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For people in Wisconsin who are interested in better understanding the pandemic, how it spreads and the ways they can protect themselves and their families, here are explanations for common questions and additional information about COVID-19 resources.
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Wisconsin has issued a "stay-at-home" order to contain the spread of the new coronavirus. But what does that mean? What can and can't people do under the new rules? Here are some answers to common questions.
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More than 21,000 unemployment claims were filed on March 23, bringing the total to more than 101,464 claims that have been filed since March 15.
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To slow the spread of COVID-19, health care systems around the state are using telehealth for more visits. But leaders say barriers to audio or video visits still exist.
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Gov. Tony Evers has directed state health officials to issue a stay-at-home order for Wisconsin prohibiting non-essential travel, with some exceptions, amid the continued spread of COVID-19.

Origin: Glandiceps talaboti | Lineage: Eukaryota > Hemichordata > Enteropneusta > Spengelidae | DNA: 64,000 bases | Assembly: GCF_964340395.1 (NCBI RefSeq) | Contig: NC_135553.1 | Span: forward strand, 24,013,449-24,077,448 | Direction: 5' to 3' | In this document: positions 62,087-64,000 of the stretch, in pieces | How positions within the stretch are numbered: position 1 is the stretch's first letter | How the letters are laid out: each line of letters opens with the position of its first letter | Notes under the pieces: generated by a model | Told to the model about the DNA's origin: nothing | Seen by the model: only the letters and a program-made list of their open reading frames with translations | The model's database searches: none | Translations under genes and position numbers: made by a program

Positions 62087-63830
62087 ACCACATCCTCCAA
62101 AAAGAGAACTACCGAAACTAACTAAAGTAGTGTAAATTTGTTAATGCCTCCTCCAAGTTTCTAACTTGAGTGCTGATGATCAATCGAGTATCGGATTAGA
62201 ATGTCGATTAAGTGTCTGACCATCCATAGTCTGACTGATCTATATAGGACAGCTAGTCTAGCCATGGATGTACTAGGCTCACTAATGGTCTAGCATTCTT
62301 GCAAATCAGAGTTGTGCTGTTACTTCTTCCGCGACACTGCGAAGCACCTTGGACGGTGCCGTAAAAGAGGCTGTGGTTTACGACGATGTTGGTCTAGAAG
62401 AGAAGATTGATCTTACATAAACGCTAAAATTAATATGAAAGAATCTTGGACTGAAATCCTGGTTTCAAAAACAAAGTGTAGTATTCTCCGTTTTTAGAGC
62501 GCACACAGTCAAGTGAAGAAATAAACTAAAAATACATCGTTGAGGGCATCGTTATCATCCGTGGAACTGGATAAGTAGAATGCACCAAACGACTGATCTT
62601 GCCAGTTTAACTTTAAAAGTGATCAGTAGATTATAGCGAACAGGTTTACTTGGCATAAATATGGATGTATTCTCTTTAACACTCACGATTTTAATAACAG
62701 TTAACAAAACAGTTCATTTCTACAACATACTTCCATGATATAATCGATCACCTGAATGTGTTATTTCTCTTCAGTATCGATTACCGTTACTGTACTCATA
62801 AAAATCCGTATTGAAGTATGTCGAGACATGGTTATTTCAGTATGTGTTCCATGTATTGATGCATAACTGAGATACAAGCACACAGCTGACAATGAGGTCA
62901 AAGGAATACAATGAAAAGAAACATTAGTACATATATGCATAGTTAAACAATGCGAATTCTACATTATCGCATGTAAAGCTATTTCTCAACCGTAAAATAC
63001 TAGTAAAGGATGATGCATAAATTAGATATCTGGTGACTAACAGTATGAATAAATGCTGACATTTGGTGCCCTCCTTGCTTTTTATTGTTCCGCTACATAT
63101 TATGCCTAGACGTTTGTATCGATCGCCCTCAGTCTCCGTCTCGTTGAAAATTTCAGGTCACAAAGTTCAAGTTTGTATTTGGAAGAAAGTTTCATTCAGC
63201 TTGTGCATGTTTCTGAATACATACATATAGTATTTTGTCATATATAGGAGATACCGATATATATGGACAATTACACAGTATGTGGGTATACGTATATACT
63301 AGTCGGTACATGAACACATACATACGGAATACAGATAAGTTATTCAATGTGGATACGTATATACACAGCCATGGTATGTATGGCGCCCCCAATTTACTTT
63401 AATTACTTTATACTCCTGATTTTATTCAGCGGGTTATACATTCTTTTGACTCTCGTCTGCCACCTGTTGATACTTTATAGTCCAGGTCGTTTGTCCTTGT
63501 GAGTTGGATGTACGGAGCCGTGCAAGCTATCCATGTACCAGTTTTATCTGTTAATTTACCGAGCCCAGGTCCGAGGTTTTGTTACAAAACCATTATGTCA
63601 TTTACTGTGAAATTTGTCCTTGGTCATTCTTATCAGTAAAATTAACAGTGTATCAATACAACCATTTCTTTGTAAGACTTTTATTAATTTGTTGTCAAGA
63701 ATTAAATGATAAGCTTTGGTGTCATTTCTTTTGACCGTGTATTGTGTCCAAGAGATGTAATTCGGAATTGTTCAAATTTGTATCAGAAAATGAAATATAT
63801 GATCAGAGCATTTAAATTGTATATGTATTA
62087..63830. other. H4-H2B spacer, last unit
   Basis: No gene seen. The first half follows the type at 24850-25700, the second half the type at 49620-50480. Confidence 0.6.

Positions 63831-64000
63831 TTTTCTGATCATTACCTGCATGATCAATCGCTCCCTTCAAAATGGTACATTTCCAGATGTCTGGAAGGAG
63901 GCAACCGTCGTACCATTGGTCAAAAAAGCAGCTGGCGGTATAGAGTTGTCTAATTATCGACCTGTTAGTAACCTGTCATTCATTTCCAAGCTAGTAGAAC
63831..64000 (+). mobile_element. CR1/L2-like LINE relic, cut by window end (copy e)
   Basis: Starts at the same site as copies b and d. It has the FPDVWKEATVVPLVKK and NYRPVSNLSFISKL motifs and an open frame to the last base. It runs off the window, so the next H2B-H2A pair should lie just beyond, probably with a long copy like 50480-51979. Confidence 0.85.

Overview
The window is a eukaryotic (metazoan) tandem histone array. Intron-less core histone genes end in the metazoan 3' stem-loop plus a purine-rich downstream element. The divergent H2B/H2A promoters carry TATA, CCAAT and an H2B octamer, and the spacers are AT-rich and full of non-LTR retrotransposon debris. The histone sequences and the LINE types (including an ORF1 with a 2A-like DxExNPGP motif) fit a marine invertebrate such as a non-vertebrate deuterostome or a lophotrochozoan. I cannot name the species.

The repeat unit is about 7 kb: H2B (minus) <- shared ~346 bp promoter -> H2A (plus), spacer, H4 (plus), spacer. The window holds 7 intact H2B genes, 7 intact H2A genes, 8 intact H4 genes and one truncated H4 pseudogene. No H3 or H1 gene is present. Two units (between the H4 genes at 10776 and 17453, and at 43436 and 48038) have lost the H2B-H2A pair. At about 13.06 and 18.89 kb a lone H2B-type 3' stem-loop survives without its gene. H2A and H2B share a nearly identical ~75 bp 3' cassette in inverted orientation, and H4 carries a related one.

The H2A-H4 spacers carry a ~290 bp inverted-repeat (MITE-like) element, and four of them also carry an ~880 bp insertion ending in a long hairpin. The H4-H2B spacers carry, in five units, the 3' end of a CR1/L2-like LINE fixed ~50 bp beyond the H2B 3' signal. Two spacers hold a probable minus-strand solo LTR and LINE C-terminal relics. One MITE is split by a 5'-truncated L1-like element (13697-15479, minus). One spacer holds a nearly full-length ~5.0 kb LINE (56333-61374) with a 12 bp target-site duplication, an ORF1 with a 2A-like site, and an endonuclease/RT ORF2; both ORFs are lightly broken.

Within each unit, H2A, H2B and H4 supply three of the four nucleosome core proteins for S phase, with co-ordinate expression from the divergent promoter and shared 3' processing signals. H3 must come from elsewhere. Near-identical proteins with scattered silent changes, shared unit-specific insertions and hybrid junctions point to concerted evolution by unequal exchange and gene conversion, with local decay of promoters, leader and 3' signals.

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As the situation surrounding COVID-19 continues to evolve, feelings of stress, anxiety and uncertainty are natural. But there are steps you can take to manage those emotions.
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The state Department of Health Services says there are 457 positive cases of COVID-19 statewide as of March 24, as well as 8,237 negative tests. However, the number continues to grow as counties announce more positive test results.
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If you're looking for food, housing, or senior care in Wisconsin during the outbreak of the new coronavirus, here are some places to look -- as well as ways you can help.
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In stressful circumstances like these, pediatricians recommend building a schedule and a sense of routine for children.
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Coronavirus has turned life upside down in Wisconsin. But the state still has an April 7 election coming up, with a presidential primary, state Supreme Court race and hundreds of local races. Their pandemic experiences could shape future politics.